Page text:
Withdrawal and circulation of the fat external to the tank is accomplished by means of the pump 54 which may be a centrifugal pump whose inlet 56 is bolted to the tank bottom wall 60. A preferred pump (FIG. 4) has a motor 108 magnetically-coupled to an impeller (not shown) in a housing 114. This permits separation of these components by a heat wall 110 so that although the impeller housing 114 is contacted by combustion products of the burner 50, the pump motor 108 is not exposed to these high temperature gases. It further eliminates the potential of leakage which would be possible around a seal joint if the motor has a shaft directly connected to the impeller.
FIG. 4 shows a filter 40 for removing fat breakdown products and particulate matter from the fat during its circulation. Filtration increases the useful life of the fat, saving costs associated with replacement of the fat, including loss of fryer operating time.
The filter 40, which is positioned in the bottom zone 34 of the tank 20, may (as illustrated herein) have a generally flattened, cylindrical shape. At one end an inlet is provided to receive fat from a conduit 120. The conduit 120 in turn communicates with the return pipe 66 through a fitting 122 which extends through the front wall 124 of the fry tank 20. Since the filtering system is not part of the present invention, further details may be found, it desired, by referring to the previously-referred-to patent.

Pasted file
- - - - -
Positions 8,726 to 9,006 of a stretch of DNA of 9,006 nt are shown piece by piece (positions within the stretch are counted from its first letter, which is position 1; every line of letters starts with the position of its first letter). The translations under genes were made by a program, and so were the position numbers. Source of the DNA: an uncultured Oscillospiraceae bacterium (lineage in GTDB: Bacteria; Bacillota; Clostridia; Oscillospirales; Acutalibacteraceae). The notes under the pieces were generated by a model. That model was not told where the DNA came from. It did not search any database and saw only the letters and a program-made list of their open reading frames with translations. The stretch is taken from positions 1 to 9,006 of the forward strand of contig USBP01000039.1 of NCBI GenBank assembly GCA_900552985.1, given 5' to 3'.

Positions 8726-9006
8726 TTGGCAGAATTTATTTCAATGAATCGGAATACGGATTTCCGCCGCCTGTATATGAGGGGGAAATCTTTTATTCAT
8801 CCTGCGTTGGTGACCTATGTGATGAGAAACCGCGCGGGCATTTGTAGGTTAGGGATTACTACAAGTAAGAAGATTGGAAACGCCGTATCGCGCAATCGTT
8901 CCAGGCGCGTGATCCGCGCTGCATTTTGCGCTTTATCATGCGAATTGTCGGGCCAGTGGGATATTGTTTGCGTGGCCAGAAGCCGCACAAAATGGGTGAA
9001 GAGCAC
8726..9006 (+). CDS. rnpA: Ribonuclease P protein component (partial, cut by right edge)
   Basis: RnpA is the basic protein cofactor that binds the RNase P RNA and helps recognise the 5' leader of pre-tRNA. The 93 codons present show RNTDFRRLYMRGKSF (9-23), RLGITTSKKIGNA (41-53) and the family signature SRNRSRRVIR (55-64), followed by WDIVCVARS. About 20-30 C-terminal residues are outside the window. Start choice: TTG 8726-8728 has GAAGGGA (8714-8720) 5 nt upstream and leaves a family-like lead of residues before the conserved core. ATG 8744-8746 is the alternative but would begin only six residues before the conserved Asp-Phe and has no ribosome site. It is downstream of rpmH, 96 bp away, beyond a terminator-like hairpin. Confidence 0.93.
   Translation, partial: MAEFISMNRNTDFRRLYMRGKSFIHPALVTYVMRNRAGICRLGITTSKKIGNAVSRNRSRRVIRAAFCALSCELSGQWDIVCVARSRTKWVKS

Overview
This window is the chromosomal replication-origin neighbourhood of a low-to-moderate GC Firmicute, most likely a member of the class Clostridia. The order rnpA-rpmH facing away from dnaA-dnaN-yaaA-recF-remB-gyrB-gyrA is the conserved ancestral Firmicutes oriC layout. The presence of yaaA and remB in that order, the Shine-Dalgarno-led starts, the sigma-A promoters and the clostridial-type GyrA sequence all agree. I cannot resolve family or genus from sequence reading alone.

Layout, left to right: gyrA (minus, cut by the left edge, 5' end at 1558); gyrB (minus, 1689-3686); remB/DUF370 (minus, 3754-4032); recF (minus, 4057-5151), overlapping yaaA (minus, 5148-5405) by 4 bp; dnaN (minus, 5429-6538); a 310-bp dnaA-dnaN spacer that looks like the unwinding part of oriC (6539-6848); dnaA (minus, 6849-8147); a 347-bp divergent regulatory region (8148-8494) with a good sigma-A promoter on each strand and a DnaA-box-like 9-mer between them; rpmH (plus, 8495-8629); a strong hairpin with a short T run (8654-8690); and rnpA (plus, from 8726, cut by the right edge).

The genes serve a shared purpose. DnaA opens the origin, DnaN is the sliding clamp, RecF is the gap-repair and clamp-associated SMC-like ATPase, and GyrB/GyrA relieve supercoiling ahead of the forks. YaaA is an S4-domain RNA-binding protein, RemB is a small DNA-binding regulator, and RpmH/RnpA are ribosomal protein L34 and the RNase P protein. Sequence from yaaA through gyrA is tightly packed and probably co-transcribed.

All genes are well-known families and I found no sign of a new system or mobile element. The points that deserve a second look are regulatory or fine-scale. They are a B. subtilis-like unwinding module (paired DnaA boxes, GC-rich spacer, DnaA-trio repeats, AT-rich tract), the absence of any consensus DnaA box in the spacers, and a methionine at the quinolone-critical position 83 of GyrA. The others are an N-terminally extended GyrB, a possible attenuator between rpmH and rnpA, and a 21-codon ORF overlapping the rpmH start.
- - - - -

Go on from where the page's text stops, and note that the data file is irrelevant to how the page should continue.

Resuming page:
Under certain frying conditions, such as immediately following immersion of food with high moisture content into the fat held by the fry tank 20, the pump 54 may entrain substantial amounts of water as it withdraws fat from the tank. Unless measures are taken to avoid or accommodate this moisture, vapor lock may occur within the pump 54, reducing the flow of fat through the heat exchanger 44 and the filter 40 to unacceptably low levels. One method of accommodating a vapor lock is to stop and then restart the pump after an automatic shutdown is effected by means of a "low flow" control system as described hereafter. Alternatively, this vapor lock condition may be avoided by limiting the batch size of any high water-content foods cooked in the fryer or temporarily reducing pump speed during their initial cooking when release of moisture is greatest. Entrainment of water may be further reduced by the use of baskets 28 with a solid bottom or plate which blocks release of moisture from the bottom of the baskets into fat below the baskets. Moisture is permitted to flow out of the sides and top of the baskets, areas from which moisture may more easily bubble upward and escape from the fryer as steam.
Use of a properly-designed crumb tray 30 in the fry tank 20 has also been found to help minimize vapor lock of the pump 34 by tending to inhibit migration of moisture from the upper zone 38 of the tank to the bottom zone 34. A crumb tray made from perforated sheet metal having an open area of between 36% and 45% is preferred. The open area must allow sufficient fat flow through the crumb tray to prevent pump starvation, while effectively filtering larger crumbs from the recirculation system.